December 15, 2023

How to Become a Supply Chain Analyst?

Supply chain analysts help facilitate and manage the complex world of supply chain for companies. There has never been a better time to become a supply chain analyst.

The field of supply chain management is a crucial component of modern business operations. It ensures that products flow efficiently from manufacturers to consumers, optimizing costs and maximizing customer satisfaction. At the heart of this complex network lies the supply chain analyst, a professional who plays a pivotal role in decision-making and strategy development. In this article, we'll explore what a supply chain analyst does, their roles and responsibilities, how to become one, essential technical skills, domain knowledge, and the art of asking the right questions and defining key performance indicators (KPIs) within this domain.

What is a Supply Chain Analyst?

A supply chain analyst is responsible for gathering, analyzing, and interpreting data related to a company's supply chain operations. Their primary goal is to identify opportunities for improvement, cost reduction, and operational efficiency within the supply chain. They use data-driven insights to make informed decisions, solve complex problems, and optimize the entire supply chain process.

Roles & Responsibilities of a Supply Chain Analyst

Data Analysis: Analyzing large datasets to identify trends, patterns, and anomalies that can impact supply chain performance.

Forecasting: Predicting future demand for products and materials, enabling better inventory management and production planning.

Inventory Management: Optimizing inventory levels to reduce carrying costs while ensuring product availability.

Supplier Relationship Management: Evaluating supplier performance, negotiating contracts, and identifying potential risks in the supply chain.

Logistics Optimization: Improving transportation and distribution processes to reduce costs and delivery times.

Cost Analysis: Identifying areas of cost savings and providing recommendations to management.

Process Improvement: Continuously seeking ways to enhance supply chain processes and make them more efficient.

Technology Integration: Utilizing supply chain software and technologies to streamline operations.

Where they work

As a supply chain analyst, it is likely that you will work in one of the main industries in which supply chain management is needed. These might include retail or e-commerce stores that sell food, soft goods like clothing, shoes, and toiletries, large goods like cars, electronics, and furniture, pharmaceuticals, and more.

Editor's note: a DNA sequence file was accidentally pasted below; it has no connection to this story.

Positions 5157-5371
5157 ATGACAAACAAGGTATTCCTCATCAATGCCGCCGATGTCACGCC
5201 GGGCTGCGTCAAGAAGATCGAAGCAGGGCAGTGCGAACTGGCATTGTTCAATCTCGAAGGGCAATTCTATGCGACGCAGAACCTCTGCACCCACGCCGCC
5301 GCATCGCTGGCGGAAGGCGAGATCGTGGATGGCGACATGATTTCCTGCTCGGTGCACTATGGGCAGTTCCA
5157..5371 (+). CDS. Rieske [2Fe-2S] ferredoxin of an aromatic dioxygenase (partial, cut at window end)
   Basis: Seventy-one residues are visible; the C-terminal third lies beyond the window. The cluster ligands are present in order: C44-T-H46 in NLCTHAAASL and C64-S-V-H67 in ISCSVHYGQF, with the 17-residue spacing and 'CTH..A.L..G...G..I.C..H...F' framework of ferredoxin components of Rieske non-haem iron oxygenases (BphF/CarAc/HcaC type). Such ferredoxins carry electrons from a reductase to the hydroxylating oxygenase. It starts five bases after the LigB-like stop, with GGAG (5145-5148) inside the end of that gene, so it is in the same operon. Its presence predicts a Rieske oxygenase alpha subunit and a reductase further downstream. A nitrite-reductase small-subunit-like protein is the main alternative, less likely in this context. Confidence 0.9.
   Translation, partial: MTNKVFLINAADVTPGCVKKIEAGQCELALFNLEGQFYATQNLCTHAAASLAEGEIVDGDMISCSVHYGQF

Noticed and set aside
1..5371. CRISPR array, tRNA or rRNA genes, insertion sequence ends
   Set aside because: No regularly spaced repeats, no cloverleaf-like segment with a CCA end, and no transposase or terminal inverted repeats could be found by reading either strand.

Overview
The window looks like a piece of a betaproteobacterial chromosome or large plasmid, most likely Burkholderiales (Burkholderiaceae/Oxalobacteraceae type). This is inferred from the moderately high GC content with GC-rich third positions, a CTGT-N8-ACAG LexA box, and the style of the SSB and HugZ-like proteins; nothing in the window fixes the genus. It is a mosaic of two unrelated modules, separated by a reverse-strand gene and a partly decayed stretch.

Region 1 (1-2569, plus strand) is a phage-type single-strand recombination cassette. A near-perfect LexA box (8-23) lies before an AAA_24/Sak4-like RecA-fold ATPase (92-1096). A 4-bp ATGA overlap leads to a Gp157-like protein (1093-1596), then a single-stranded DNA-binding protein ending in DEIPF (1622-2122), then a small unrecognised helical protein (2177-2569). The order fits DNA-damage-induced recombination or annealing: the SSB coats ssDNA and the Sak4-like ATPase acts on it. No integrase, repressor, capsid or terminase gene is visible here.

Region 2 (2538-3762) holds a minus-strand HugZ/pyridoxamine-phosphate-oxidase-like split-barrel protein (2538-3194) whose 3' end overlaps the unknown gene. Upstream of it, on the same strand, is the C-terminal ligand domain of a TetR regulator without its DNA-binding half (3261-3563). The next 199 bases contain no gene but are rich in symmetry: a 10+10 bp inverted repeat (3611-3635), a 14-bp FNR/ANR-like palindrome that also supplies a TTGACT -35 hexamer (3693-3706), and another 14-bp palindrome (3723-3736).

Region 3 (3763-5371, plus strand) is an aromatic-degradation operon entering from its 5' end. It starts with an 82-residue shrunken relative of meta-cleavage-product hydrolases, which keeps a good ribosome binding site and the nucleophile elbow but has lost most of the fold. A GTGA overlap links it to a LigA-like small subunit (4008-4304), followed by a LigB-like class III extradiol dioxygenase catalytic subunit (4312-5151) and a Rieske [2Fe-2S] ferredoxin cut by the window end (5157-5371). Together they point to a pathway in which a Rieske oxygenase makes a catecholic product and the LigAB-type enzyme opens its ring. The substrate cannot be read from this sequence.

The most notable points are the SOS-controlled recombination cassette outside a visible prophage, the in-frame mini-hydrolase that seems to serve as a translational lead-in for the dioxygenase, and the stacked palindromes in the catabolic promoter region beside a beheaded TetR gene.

That means you could be working as a supply chain analyst for any of these companies. That includes big names like Nestle, Walmart, Toyota, and Pfizer, but supply chain analysis is also needed at smaller companies like Mara Hoffman, a high-end fashion brand.

You might also need supply chain analysis skills if you are a business consultant working for a consulting firm such as McKinsey, that is dedicated to creating lean teams and eliminating unnecessary processes.

Salary Trends

The supply chain analyst can expect to earn about INR 2.5 lakhs salary in India, with a maximum limit of INR 12 lakh. Thus, the average annual salary can be estimated to be around INR 5.2 lakh per annum. The salary is also expected to increase based on experience. Besides, the average range of take-home salary for supply chain analysts in India is around INR 39,472 to INR 40,645 per month. 

How to Become a Supply Chain Analyst?

To become a supply chain analyst, it is advisable that you have a bachelor’s degree. If you already have one, and are hoping to switch careers, then you can skip the first step and go straight for building up your skills and work experience.

Here’s how to get started as a supply chain analyst.

Step 1: Educational Background

While a specific degree isn't always mandatory, having a bachelor's degree in fields such as Supply Chain Management, Logistics, Operations Research, Business, or Economics is beneficial. A master's degree or certifications like APICS Certified Supply Chain Professional (CSCP) or Certified in Production and Inventory Management (CPIM) can enhance your credentials.

Step 2: Build a Strong Foundation in Data Analysis

  • Data Analysis: Supply chain analysts must be proficient in data analysis tools such as Microsoft Excel, SQL, and data visualization tools like Tableau or Power BI.
  • Supply Chain Software: Familiarize yourself with supply chain management software such as SAP, Oracle, or WMS (Warehouse Management Systems).
  • Statistical Analysis: Learn statistical concepts and software like R or Python for advanced data analysis and forecasting.